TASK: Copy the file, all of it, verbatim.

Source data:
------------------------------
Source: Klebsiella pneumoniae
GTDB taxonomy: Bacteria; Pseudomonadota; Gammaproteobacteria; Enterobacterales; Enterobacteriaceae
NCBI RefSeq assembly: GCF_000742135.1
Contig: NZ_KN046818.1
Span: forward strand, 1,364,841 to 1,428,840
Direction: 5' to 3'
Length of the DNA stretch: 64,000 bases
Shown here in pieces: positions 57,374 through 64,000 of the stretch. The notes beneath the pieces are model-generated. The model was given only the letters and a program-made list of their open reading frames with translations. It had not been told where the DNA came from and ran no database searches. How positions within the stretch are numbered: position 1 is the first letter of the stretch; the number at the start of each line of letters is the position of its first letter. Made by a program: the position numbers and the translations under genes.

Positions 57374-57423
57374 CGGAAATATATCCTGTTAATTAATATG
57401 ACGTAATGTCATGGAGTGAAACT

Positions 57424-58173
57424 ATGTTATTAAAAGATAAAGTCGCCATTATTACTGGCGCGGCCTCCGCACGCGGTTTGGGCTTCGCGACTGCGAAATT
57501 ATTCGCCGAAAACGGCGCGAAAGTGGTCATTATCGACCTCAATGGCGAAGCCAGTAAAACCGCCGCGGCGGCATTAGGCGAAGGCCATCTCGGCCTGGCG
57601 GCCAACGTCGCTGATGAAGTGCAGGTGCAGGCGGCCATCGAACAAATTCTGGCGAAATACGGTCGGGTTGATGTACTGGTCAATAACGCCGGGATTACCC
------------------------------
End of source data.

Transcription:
Source: Klebsiella pneumoniae
GTDB taxonomy: Bacteria; Pseudomonadota; Gammaproteobacteria; Enterobacterales; Enterobacteriaceae
NCBI RefSeq assembly: GCF_000742135.1
Contig: NZ_KN046818.1
Span: forward strand, 1,364,841 to 1,428,840
Direction: 5' to 3'
Length of the DNA stretch: 64,000 bases
Shown here in pieces: positions 57,374 through 64,000 of the stretch. The notes beneath the pieces are model-generated. The model was given only the letters and a program-made list of their open reading frames with translations. It had not been told where the DNA came from and ran no database searches. How positions within the stretch are numbered: position 1 is the first letter of the stretch; the number at the start of each line of letters is the position of its first letter. Made by a program: the position numbers and the translations under genes.

Positions 57374-57423
57374 CGGAAATATATCCTGTTAATTAATATG
57401 ACGTAATGTCATGGAGTGAAACT

Positions 57424-58173
57424 ATGTTATTAAAAGATAAAGTCGCCATTATTACTGGCGCGGCCTCCGCACGCGGTTTGGGCTTCGCGACTGCGAAATT
57501 ATTCGCCGAAAACGGCGCGAAAGTGGTCATTATCGACCTCAATGGCGAAGCCAGTAAAACCGCCGCGGCGGCATTAGGCGAAGGCCATCTCGGCCTGGCG
57601 GCCAACGTCGCTGATGAAGTGCAGGTGCAGGCGGCCATCGAACAAATTCTGGCGAAATACGGTCGGGTTGATGTACTGGTCAATAACGCCGGGATTACCC